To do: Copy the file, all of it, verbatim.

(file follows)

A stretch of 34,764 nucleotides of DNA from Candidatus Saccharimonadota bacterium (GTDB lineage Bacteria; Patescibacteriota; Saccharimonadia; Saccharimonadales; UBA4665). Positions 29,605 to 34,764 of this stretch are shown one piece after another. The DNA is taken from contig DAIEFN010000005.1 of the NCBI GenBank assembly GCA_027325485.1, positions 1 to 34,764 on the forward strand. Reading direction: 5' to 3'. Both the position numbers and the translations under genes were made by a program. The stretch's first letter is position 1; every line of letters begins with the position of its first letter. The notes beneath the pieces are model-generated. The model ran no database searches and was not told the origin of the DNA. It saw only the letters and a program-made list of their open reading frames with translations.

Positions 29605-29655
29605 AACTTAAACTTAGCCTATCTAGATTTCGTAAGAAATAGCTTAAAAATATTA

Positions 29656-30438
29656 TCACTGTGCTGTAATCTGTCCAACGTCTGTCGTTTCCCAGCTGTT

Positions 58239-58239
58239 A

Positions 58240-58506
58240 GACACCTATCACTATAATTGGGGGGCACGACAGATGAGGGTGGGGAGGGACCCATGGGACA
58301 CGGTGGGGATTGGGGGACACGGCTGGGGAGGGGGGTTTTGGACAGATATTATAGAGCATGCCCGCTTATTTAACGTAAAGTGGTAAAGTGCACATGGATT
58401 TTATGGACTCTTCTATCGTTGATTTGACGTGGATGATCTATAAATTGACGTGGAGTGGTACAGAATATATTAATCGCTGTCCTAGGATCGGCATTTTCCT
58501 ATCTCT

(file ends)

A stretch of 34,764 nucleotides of DNA from Candidatus Saccharimonadota bacterium (GTDB lineage Bacteria; Patescibacteriota; Saccharimonadia; Saccharimonadales; UBA4665). Positions 29,605 to 34,764 of this stretch are shown one piece after another. The DNA is taken from contig DAIEFN010000005.1 of the NCBI GenBank assembly GCA_027325485.1, positions 1 to 34,764 on the forward strand. Reading direction: 5' to 3'. Both the position numbers and the translations under genes were made by a program. The stretch's first letter is position 1; every line of letters begins with the position of its first letter. The notes beneath the pieces are model-generated. The model ran no database searches and was not told the origin of the DNA. It saw only the letters and a program-made list of their open reading frames with translations.

Positions 29605-29655
29605 AACTTAAACTTAGCCTATCTAGATTTCGTAAGAAATAGCTTAAAAATATTA

Positions 29656-30438
29656 TCACTGTGCTGTAATCTGTCCAACGTCTGTCGTTTCCCAGCTGTT

Positions 58239-58239
58239 A

Positions 58240-58506
58240 GACACCTATCACTATAATTGGGGGGCACGACAGATGAGGGTGGGGAGGGACCCATGGGACA
58301 CGGTGGGGATTGGGGGACACGGCTGGGGAGGGGGGTTTTGGACAGATATTATAGAGCATGCCCGCTTATTTAACGTAAAGTGGTAAAGTGCACATGGATT
58401 TTATGGACTCTTCTATCGTTGATTTGACGTGGATGATCTATAAATTGACGTGGAGTGGTACAGAATATATTAATCGCTGTCCTAGGATCGGCATTTTCCT
58501 ATCTCT